Joined: Dec 2016
Posts: 284
Full Member
Offline
Full Member
Joined: Dec 2016
Posts: 284
Originally Posted by Vikendios
In reality, the true artists in music, ... are the composers, not the performers.

Wow! I am speechless with such a grand statement like this. Should we, perhaps, ask for some evidence to back it up (unlikely) or call for an independent and totally objective judge (impossible)?

Well, as with almost anything related to "Art" (whatever this may really be), "cosí è se vi pare". smile


Fluxo

Sauter V 182
C Bechstein 8
Page 1 of 2 1 2

Moderated by  Ken Knapp, Piano World 

Link Copied to Clipboard
(ad)
Best of Piano Buyer
Piano Buyer - Read the Articles, Explore the website
(ad)
PianoDisc

PianoDisc
(ad)
Faust Harrison Pianos
Faust Harrison 100+ Steinway pianos
(ad)
Mason & Hamlin Pianos
New Topics - Multiple Forums
Damper noise
by TimM_980 - 06/29/22 12:03 AM
Czerny availablility in large print?
by geopianoincanada - 06/28/22 11:53 PM
Wound bass strings all the way to C4
by TimM_980 - 06/28/22 11:44 PM
Alternatives to MainStage for Live Performances?
by Gord Webster - 06/28/22 11:29 PM
Download Sheet Music
Virtual Sheet Music - Classical Sheet Music Downloads
What's Hot!!
FREE June Newsletter is Here!
--------------------
Forums RULES, Terms of Service & HELP
(updated 06/06/2022)
-------------------
Music Store Going Out of Business Sale!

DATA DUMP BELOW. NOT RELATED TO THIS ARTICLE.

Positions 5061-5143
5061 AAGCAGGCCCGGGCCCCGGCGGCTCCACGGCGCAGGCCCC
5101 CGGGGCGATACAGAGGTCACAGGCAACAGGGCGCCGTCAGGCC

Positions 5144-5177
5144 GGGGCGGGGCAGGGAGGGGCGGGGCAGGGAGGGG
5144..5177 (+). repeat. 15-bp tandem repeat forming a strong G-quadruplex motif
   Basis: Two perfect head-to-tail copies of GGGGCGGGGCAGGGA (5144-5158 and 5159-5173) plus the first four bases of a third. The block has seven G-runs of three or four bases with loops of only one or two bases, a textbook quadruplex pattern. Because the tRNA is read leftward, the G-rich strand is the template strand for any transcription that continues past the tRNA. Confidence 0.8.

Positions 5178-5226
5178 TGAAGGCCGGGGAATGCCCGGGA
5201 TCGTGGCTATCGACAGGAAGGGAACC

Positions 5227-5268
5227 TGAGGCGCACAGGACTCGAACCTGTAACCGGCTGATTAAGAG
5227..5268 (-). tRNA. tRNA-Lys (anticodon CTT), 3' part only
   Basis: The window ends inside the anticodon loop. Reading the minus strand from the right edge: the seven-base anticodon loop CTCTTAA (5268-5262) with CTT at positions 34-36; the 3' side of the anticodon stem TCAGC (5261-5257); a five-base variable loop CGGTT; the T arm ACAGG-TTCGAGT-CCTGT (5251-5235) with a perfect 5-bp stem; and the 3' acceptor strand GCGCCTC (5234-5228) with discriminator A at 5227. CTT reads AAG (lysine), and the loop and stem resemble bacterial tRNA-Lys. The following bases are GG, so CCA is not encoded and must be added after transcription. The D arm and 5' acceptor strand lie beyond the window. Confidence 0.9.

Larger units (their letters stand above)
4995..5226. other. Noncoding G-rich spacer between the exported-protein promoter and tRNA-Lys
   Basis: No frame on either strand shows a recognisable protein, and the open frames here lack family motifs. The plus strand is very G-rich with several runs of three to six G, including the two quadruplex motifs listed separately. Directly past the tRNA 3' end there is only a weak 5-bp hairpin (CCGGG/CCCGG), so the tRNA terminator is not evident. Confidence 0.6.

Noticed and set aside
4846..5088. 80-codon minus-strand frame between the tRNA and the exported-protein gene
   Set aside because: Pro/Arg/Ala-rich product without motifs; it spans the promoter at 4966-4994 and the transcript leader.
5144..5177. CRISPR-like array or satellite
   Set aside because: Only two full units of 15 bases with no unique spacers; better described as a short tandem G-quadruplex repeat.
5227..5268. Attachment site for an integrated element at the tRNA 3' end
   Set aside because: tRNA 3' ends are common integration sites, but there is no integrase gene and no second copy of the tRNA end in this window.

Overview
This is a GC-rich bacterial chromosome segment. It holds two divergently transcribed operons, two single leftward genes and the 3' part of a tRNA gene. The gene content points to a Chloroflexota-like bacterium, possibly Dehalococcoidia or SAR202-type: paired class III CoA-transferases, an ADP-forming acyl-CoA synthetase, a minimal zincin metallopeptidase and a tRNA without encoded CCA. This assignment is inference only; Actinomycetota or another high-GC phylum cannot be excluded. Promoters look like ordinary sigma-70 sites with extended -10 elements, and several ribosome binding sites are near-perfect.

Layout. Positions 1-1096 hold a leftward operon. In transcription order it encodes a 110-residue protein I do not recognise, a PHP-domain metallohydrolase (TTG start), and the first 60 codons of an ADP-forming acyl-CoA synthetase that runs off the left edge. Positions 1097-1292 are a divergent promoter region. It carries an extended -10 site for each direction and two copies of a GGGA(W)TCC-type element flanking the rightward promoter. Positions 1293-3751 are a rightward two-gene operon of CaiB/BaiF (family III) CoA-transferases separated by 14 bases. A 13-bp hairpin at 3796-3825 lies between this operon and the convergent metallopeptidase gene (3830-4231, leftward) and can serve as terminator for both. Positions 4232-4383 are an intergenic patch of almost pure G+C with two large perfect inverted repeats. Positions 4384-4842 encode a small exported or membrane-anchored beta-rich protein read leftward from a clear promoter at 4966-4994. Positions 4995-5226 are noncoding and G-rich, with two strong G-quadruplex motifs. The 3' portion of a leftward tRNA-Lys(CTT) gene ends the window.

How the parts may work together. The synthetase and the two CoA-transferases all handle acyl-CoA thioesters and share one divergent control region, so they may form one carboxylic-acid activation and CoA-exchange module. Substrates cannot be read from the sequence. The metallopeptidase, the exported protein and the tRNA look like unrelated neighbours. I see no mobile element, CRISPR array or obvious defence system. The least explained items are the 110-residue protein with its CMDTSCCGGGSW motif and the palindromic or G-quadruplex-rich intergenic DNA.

---------------------
Mr. PianoWorld's Original Composition
---------------------
Sell Your Piano on our world famous Piano Forums!
---------------------
Posting Pictures on the Forums
-------------------
ADVERTISE on Piano World
Forum Statistics
Forums43
Topics213,720
Posts3,204,062
Members105,669
Most Online15,252
Mar 21st, 2010
Please Support Our Advertisers

Faust Harrison 100+ Steinways

Dampp Chaser Piano Life Saver

 Best of Piano Buyer

PianoTeq Bechstein
Visit our online store for gifts for music lovers

Virtual Sheet Music - Classical Sheet Music Downloads



 
Help keep the forums up and running with a donation, any amount is appreciated!
Or by becoming a Subscribing member! Thank-you.
Donate   Subscribe
 
Our Piano Related Classified Ads
| Dealers | Tuners | Lessons | Movers | Restorations | Pianos For Sale | Sell Your Piano |

Advertise on Piano World
| Subscribe | Piano World | PianoSupplies.com | Advertise on Piano World |
| |Contact | Privacy | Legal | About Us | Site Map | Free Newsletter | MapleStreetMusicShop.com - Our store in Cornish Maine


© copyright 1997 - 2022 Piano World ® all rights reserved
No part of this site may be reproduced without prior written permission
Powered by UBB.threads™ PHP Forum Software 7.7.5